Foreign gold firm in central Vietnam tries to evade debts to locals

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Quang Nam locals gather in front of the Phuoc Son gold company to demand money owed to them by the firm December 26. Photo courtesy of Tuoi Tre

A week after pledging to return long-owed debts, Canadia-Australia gold company has deducted all debt to a local contractor by saying a major protest by locals demanding their dues caused it $850,000 of losses.

Quang Nam Province's Phuoc Son Company, which is associated with Canadian gold producer Besra, issued a statement Saturday to clear its entire debt of more than VND17 billion (US$806,600) to its main contractor Quang An Company, Tuoi Tre newspaper reported.

The announcement came as a shock of the company's leaders, workers, sub-contractors and many locals who invested money in the central-highlands operation.

Phuoc Son owes Quang An and locals including small food vendors a totla of VND30 billion and the province authorities an additional VND190 billion in mining royalties.

Around 200 locals gathered in a demonstration front of the company to protest the lack of payment on December 26, blocking roads in and out of the facility.

The company announced it would shutdown operations that evening, but it reopened the day later while promising to clear all debts by the Lunar New Year, which this year falls January 31. It said it would pay VND1.5 billion to Quang An every month.

But now it said the blockage caused it huge losses.

The statement signed by its general director Paul Seton, who is one of three Canadian brothers that founded Besra, said Quang An had blocked the roads into the company and encouraged locals to do the same, which halted production at the mine.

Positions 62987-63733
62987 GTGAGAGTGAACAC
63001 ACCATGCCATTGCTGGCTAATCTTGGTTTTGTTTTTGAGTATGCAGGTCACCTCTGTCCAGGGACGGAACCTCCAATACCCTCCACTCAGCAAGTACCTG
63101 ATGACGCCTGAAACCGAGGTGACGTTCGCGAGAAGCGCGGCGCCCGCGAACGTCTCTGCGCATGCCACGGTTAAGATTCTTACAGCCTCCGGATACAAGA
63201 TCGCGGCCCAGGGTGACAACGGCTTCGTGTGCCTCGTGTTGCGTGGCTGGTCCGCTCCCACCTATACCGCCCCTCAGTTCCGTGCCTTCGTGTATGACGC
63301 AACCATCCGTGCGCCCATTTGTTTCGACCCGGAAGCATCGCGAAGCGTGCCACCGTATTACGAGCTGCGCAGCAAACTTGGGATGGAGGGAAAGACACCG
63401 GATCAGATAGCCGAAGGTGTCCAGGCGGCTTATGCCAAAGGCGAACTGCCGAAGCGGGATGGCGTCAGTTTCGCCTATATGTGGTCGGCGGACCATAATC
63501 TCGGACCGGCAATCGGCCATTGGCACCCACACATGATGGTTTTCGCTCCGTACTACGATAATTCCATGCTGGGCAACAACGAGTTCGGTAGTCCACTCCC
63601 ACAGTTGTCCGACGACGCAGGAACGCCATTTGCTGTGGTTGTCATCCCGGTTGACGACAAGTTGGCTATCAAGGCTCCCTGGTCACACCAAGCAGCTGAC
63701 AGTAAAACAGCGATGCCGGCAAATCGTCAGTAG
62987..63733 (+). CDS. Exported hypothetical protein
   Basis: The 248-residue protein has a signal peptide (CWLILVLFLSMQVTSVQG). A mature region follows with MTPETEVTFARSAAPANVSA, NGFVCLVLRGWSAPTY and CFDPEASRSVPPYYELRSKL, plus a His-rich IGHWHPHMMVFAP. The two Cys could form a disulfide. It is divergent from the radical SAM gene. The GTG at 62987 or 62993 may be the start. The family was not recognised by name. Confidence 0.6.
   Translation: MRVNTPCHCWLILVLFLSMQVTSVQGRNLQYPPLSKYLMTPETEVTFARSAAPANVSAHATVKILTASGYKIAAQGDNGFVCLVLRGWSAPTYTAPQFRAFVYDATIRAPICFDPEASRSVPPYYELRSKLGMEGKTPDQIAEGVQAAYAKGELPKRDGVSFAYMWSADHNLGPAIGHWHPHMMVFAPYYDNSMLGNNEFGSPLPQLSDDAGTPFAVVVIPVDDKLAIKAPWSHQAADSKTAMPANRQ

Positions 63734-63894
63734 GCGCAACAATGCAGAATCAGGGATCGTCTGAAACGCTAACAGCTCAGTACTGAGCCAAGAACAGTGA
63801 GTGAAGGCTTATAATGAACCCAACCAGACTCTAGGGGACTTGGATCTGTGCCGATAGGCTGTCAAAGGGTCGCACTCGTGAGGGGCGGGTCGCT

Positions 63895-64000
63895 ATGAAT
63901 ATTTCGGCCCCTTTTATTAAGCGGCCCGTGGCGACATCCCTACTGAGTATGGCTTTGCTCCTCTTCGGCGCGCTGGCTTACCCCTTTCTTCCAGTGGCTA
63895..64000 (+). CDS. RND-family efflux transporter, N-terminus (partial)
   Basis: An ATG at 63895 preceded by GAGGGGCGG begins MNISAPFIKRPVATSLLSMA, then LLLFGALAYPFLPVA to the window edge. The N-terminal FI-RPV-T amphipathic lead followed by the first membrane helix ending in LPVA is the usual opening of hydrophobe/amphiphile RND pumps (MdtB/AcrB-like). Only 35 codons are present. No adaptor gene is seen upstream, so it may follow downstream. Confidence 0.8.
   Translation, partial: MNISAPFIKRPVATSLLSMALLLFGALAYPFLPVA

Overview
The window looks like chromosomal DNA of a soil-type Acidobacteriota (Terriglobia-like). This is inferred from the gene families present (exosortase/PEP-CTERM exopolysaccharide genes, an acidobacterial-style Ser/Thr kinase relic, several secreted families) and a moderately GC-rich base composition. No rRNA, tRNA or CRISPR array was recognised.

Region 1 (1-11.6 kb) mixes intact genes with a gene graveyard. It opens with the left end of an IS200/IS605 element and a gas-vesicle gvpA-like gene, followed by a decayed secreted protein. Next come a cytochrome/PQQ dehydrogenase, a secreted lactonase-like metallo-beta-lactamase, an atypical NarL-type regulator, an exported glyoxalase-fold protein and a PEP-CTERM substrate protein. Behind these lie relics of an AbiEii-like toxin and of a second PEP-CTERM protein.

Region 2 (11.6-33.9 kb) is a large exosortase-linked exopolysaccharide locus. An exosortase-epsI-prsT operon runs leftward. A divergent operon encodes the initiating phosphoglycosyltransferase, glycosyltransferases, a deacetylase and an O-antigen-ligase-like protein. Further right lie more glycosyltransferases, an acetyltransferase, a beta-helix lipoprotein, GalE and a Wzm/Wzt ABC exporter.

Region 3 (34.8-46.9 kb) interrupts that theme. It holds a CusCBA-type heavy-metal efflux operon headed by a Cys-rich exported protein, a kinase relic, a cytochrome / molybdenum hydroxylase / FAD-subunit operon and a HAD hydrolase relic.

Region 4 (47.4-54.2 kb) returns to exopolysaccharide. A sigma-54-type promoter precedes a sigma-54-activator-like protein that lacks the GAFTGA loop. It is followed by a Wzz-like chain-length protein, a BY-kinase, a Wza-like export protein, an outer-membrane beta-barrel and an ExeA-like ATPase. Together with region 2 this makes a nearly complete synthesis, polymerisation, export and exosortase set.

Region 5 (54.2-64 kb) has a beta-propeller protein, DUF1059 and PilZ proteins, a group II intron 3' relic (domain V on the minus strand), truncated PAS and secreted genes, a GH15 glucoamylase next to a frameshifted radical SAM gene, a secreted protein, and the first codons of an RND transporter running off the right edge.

The letter said the company would deduct the damage from its debt to Quang An, according to Vietnamese laws.

It criticized Quang An for not continuing "negotiating in a good will to have a feasible payment plan for both sides."

Do Ngoc Thang, a representative of Quang An, said the company was totally surprised by the statement.

Thang said the company had visited Phuoc Son five times before to demand the money but failed. "We will surely bring this to court," he said.

Le Thi Do, a hotel owner who invested more than VND4 billion in Quang An and is also owed VND420 million in room fees for Phuoc Son's engineers, said she and many other creditors were waiting for payment.


"If the company does not pay on time and even tries to evade it, we won't let it go."

Quang Nam authorities are scheduled to have a meeting on January 14 with leaders from Besra, which owns 80 percent of Phuoc Son.

Besra opened the first gold mine in Vietnam, Bong Mieu also in Quang Nam, in 1993, and Phuoc Son followed five years later.

Bong Mieu is temporary closed as the company said monsoons caused erosion in the area, citing this as one reason for its financial trouble alongside dropping gold prices.

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